Sunday, August 14, 2016

Review #347: Teenage Mutant Ninja Turtles(Arcade)

 I still don't like it.
 Konami's Teenage Mutant Ninja Turtles arcade games have carved themselves a spot in many a gamer's heart, so much so that it's not unusual to have people call them the 'TMNT videogames' golden age', since, apparently, these games were the best TMNT games ever made. Ever. Sadly, at least the first entry, is not.

 Shredder and Krang, the most useless pair of villains to ever set foot on TV, kidnap Splinter and April O'Neal, so the turtles must rescue them. That's the story, and frankly, that's all this game needs. As a beat'em up and as an Arcade game, narrative is something that matter very little, what's really important is getting players bashing skulls as soon as possible. My first issue comes with the different turtles, all of them have slightly different attributes(Donnie is strong but slow, Mikey is fast, etc), but the only way to pick a turtle is to pick a side on the Arcade Cabinet. Most emulated versions will default you as Leonardo, since you'll more probably than not be Player 1, but there's bound to be a workaround. Regardless, it's annoying, most games of the era let you select a character from a menu, or switch characters upon respawning, so Konami's system is inexcusable.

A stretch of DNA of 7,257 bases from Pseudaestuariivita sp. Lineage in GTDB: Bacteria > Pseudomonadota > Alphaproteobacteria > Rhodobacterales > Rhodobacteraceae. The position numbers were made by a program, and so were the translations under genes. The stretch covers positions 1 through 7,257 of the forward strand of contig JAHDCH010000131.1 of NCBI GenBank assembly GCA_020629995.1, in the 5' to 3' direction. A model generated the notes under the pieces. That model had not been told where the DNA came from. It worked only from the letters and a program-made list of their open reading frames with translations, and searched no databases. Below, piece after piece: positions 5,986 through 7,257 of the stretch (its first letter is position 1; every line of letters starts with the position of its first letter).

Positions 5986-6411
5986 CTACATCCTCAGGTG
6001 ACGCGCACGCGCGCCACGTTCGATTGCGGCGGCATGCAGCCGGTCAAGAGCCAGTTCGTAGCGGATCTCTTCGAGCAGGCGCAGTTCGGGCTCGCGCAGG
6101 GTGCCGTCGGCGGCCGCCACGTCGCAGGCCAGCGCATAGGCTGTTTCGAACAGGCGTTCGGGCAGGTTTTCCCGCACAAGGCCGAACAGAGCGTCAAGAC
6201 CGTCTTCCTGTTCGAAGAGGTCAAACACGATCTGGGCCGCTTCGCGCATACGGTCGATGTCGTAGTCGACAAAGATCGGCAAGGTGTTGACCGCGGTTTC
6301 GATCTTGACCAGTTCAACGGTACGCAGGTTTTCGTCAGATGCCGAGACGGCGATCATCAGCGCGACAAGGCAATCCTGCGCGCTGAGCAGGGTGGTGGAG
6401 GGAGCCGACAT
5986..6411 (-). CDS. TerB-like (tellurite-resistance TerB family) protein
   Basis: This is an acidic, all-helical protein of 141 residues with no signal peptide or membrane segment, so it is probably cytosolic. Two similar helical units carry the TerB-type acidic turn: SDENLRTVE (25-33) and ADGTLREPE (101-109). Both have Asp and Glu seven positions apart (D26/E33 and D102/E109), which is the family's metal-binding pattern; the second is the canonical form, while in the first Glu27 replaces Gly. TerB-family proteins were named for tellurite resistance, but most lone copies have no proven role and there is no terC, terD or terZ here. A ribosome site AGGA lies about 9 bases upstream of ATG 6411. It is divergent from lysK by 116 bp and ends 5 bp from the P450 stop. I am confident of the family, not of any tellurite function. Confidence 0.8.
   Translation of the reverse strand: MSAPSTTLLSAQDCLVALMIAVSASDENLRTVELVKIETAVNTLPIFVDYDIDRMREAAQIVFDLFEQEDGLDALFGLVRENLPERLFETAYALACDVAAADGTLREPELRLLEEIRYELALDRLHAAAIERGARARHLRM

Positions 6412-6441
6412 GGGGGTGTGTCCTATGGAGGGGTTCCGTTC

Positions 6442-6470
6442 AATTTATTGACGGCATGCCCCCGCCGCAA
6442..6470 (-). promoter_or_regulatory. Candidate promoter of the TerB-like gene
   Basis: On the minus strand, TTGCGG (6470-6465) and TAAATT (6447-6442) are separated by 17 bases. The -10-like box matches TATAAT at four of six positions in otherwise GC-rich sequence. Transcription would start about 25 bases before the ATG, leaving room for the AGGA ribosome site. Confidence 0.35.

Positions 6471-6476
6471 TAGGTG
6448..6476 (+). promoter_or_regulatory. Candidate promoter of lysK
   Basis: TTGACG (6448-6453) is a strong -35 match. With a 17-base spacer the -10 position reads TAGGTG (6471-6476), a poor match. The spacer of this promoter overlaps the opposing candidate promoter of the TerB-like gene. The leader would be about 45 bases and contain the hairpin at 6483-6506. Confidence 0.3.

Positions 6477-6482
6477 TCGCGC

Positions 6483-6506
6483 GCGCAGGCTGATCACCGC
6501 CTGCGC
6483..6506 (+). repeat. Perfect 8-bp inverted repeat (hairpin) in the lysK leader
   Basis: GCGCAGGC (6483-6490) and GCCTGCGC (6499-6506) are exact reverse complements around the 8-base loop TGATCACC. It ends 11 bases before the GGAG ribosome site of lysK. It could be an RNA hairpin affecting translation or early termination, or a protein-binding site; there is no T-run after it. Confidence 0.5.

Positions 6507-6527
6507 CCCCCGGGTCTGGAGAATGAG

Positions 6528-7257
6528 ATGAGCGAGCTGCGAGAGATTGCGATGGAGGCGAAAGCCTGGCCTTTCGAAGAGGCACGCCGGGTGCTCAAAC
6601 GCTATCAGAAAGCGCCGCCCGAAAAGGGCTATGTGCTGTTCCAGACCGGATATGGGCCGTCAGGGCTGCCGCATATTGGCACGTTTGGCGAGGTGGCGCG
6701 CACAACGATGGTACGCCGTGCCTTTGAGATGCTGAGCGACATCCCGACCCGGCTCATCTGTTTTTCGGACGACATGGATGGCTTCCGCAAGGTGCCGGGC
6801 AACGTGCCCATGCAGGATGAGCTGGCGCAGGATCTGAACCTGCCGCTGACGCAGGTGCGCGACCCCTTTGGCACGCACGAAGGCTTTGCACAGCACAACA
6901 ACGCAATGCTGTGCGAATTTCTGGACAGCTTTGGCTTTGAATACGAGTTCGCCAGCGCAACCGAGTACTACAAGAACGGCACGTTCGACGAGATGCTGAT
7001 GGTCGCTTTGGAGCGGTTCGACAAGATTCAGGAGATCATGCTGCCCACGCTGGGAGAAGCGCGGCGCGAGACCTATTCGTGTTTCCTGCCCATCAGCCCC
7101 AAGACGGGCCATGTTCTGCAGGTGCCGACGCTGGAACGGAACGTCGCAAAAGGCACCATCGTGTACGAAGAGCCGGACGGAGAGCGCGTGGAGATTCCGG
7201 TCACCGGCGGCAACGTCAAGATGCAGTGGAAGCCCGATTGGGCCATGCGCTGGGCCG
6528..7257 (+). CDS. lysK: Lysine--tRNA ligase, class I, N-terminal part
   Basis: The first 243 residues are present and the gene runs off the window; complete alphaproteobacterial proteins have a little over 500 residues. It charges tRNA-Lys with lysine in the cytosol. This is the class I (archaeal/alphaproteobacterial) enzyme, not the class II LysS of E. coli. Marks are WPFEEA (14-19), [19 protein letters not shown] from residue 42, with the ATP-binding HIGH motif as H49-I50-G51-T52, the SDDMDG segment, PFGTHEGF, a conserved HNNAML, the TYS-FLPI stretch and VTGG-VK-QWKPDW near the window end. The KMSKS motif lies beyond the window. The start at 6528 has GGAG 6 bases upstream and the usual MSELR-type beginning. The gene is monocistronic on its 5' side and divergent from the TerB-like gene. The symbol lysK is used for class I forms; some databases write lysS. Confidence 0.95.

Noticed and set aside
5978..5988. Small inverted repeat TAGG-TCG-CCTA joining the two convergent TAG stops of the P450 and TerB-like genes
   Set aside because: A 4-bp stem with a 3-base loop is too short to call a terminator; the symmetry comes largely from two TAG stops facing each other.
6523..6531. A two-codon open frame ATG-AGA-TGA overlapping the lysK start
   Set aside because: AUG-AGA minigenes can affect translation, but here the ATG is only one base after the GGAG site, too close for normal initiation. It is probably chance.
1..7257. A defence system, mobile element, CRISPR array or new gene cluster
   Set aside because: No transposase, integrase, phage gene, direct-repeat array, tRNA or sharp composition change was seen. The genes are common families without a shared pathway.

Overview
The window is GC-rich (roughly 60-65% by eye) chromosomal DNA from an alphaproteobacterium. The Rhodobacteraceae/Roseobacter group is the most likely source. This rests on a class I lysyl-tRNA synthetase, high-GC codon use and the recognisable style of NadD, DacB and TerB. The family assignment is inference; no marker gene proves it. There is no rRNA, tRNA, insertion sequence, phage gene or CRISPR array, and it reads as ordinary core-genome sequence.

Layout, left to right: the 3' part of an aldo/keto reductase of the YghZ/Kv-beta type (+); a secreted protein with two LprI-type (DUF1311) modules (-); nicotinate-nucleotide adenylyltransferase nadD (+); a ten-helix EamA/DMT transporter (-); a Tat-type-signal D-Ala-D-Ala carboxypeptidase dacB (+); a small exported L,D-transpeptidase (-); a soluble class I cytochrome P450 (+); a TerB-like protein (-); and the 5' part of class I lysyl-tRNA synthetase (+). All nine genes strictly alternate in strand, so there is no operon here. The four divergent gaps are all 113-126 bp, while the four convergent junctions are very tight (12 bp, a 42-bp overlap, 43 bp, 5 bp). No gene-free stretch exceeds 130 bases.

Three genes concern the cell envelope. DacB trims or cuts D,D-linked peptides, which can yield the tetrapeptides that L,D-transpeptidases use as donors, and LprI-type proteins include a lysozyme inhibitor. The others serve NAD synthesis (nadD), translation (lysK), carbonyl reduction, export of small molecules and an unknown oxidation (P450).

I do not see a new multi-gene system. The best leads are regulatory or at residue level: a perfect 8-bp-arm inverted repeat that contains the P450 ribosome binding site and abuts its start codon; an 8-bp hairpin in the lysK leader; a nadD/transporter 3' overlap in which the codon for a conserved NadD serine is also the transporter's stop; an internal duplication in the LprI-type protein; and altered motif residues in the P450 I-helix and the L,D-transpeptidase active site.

What really set this game apart from the rest was its four player gimmick back in the day. The problem is that this game isn't very fun if you are by yourself. There's two different actions: Jump and Attack, and that's all you'll ever do in the game. While enemies come equipped with different weapons, only the ones that wield a lance require a different approach to take down. Even bosses, once you find a way to exploit their AI, it's all over for them. There's no weapons to pick up to break the monotony, although you can interact with a very few objects that serve as projectiles every now and then. Every single beat'em up game is repetitive in nature, which is why one of the most important things is making the attacks feel crunchy, you want the player to feel rewarded when he lands blows. Sadly, TMNT, and most of Konami's beat'em ups, fail at this, movement is very floaty, attacks lack oomph, and while the game is rather pleasing to the eyes, the feedback from your attacks lacks weight. Basically, if you don't have other people to play the game with, and if they don't manage to remain invested in the game, you'd rather stay away from this game.

 Honestly, barring a few exceptions, I've never been much of a fan of Konami's beat'em ups, but if there's something worth praising, it's the use of the license. While I've made my views on the awful TMNT show from the 80s pretty clear, this game managed to capture its style perfectly. The turtles,  Splinter, April, Bebop, Rocksteady, Shredder, Krang, the Foot and the Mousers look exactly like they should. Even the stages look as backgrounds that could've been part of the show, heck, the sewers look just like they did in the series. Sadly, I don't think there're reasons to come back to this game for most people. There's better TMNT games on the PS2, on the DS and now even on current gen consoles. And, y'know, Battle Nexus on PS2 is alright and has a port of this very game.... But if what you are looking for is a TMNT beat'em up done right, there's Ubisoft's GBA game, which was fantastic.
 4.0 out of 10

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